THREE cheers for the Supreme Court! I knew operating a CNG station was a profitable enterprise, and licences were reserved for those with political clout.
But even someone as cynical as me did not know exactly how profitable the enterprise was until I read the Supreme Court order in the Ogra case.
For the first time that I know of, the complete cost build-up of CNG has entered the public realm.
For petrol and diesel the total cost with itemised build-up has been available on the Ogra website for many years. But for CNG, only the final notified prices have ever been shown, and we’ve had no idea what the breakdown of those has been. Until now.
On Oct 25, the Supreme Court demanded that the chairman Ogra submit the full cost build-up of the retail and prescribed prices of CNG, and what emerged was a jaw-dropper. It turns out the business of operating a CNG pump in Pakistan is so profitable it very likely leaves every other category of business in the hydrocarbon sector gasping for air. And that’s not a casual metaphor.
From the chart submitted by the chairman Ogra, we learn that CNG station owners charge the consumer Rs20 as operating costs, and Rs11 as profit for every kilogramme of CNG purchased. Then in a small footnote, we are told that “Operating Cost includes compression cost, maintenance, depreciation, fee etc as per MoU signed b/w CNG Association & FG.”
I particularly like that “etc”. Not much is known about this MoU, but it would be great if it could be shared with the media.
And if you want context on the amount the CNG station owners are getting as ‘operating cost’ and as profit, consider that the oil-marketing companies (OMCs) get less than Rs2 per litre as their margin in petrol, kerosene and diesel, the oil dealerships get just over Rs2, it costs Rs6 per litre as inland freight to pay for cartage and storage that maintains price parity across the country.
In the gas sector, operating cost of gas companies like SSGC is just over Rs1, with return on investment at 85 paisa per kilogramme.
So how on earth are CNG station owners charging operating costs of Rs20 per kilogramme? And what on earth are they doing getting Rs11 as profit when the maximum total cost was Rs92 per kilogramme?
The math gets a little tough because volumes of CNG consumed in the country are reported by the ministry in cubic feet, whereas the retail pricing is reported in kilogrammes.
But if you consider that 10 per cent of all domestic gas gets used in CNG stations, and about one-third of this amount goes into the pockets of CNG station owners as ‘operating cost’ and profit, you’ll get an idea of the enormous transfer of resources that takes place on a daily basis.
In stray remarks before the press, the CNG association head has claimed that out of the Rs20 he charges as ‘operating cost’, almost half is the cost of electricity for compression purposes.
I find that hard to believe, but if it is true then Ogra is obligated to ask all CNG stations to submit their electricity bills, and compare the amount of electricity consumed with their declared sales, and cross-check the figure with their tax records. I say obligated for one simple reason: the Supreme Court has ordered a “scrutiny of audited accounts of CNG stations”.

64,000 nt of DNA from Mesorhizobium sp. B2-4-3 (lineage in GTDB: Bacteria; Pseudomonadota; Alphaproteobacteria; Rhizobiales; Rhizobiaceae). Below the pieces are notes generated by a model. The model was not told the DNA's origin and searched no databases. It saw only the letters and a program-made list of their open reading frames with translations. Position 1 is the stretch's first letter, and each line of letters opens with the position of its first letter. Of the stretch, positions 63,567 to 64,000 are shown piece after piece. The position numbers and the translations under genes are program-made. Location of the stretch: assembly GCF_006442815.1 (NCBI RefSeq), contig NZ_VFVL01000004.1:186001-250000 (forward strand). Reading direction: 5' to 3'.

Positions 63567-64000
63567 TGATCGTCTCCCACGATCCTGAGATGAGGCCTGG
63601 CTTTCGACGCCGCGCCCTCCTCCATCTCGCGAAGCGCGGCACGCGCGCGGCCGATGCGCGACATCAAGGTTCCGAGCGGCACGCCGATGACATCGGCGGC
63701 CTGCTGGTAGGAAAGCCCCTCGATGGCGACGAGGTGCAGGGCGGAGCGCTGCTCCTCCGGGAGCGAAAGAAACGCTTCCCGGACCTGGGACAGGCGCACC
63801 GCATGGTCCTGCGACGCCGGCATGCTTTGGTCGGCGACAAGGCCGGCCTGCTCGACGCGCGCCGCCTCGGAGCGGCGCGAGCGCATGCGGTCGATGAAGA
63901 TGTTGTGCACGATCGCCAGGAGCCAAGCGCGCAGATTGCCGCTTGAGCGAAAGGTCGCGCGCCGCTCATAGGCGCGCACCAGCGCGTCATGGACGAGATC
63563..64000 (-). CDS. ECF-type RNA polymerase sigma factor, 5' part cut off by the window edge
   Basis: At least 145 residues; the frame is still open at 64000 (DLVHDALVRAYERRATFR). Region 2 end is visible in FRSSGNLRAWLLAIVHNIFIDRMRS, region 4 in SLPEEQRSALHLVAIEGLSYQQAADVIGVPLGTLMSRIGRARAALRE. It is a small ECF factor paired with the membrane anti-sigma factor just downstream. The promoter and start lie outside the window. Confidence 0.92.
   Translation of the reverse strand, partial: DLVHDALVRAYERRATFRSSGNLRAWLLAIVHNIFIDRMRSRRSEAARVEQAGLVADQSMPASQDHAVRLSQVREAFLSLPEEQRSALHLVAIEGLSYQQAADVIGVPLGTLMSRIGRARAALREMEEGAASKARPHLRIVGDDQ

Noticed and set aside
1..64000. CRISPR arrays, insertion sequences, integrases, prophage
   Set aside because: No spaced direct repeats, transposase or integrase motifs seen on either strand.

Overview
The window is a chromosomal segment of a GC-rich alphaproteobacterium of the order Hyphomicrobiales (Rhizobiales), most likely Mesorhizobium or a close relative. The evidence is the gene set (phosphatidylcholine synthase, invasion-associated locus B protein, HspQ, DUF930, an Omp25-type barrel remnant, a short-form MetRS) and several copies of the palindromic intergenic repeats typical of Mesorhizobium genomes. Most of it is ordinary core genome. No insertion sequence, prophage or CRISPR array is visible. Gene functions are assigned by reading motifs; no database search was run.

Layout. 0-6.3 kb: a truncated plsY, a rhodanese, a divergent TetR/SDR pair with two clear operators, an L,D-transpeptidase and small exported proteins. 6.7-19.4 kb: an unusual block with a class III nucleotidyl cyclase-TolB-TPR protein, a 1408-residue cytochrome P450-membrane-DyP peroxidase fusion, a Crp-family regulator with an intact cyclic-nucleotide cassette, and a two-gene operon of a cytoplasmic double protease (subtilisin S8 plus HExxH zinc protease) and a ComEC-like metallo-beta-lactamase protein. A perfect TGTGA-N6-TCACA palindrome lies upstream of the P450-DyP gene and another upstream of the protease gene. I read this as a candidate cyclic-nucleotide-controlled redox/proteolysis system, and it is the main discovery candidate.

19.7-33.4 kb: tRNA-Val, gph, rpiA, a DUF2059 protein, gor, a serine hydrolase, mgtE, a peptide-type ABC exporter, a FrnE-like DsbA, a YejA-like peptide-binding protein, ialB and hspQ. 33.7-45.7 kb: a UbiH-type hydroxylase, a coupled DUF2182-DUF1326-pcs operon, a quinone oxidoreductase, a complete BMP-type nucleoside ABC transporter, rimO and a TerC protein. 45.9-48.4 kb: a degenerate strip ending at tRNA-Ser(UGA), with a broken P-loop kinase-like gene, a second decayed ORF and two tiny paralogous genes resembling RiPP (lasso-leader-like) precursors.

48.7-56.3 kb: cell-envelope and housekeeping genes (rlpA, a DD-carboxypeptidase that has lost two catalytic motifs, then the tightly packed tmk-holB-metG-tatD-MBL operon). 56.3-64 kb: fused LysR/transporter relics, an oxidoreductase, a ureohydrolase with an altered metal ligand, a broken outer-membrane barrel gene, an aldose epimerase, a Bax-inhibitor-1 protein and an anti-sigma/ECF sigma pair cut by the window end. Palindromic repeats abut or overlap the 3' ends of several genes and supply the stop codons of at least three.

If the Ogra chairman cannot live up to the requirements of this order, he has no business occupying his office. If he shows trepidation at the thought of scrutinising the audited accounts of politically connected CNG station owners, then he should vacate his office rather than search for a compromise at the cost of the public interest.
Contrary to some interpretations, the Supreme Court has not touched the price of gas. It has only ordered the government to properly determine the costs and profits that CNG station owners are charging the public.
It’s true that gas should not be sold cheaply simply to put smiles on people’s faces. But it’s also true that rentier levels of remuneration should not be included in the cost build-up that end-consumers pay. Price reforms should add value to the public interest by incentivising efficiency and production volumes, not stuffing the bottomless pockets of CNG station owners.
“Ogra is not authorised to fix the operating costs and profit of the operators of CNG stations, arbitrarily,” observed the court, thus throwing out the MoU signed between the government and the station owners that had formed the basis for the exorbitant determination of ‘operating cost’ and profit.
Now the regulator has been ordered to do its duty and determine for itself what the operating costs of the station owners are and fix the amount appropriately. All other aspects of the judgment are minor by comparison to this Rs31 swing of the gavel.
The price link with petrol and the gas development surcharge have been objected to, but the government still has time in which to persuade the court of the merits of retaining these measures. Memories of the Steel Mill case are being unfairly invoked in what is otherwise a skillful and discerning judgment. The station owners have no business pocketing one-third of the retail price of the gas they sell. Nobody in the oil and gas supply chain gets that sort of return, or is allowed to pass through that sort of cost to the end-consumer.
They have even less business complaining about the order since it was they who brought the petition before the Supreme Court in the first place, asking it to please bring down the price of gas for the benefit of the masses, on whose behalf the station owners think they are entitled to speak.
The writer is a Karachi-based journalist covering business and economic policy. firstname.lastname@example.org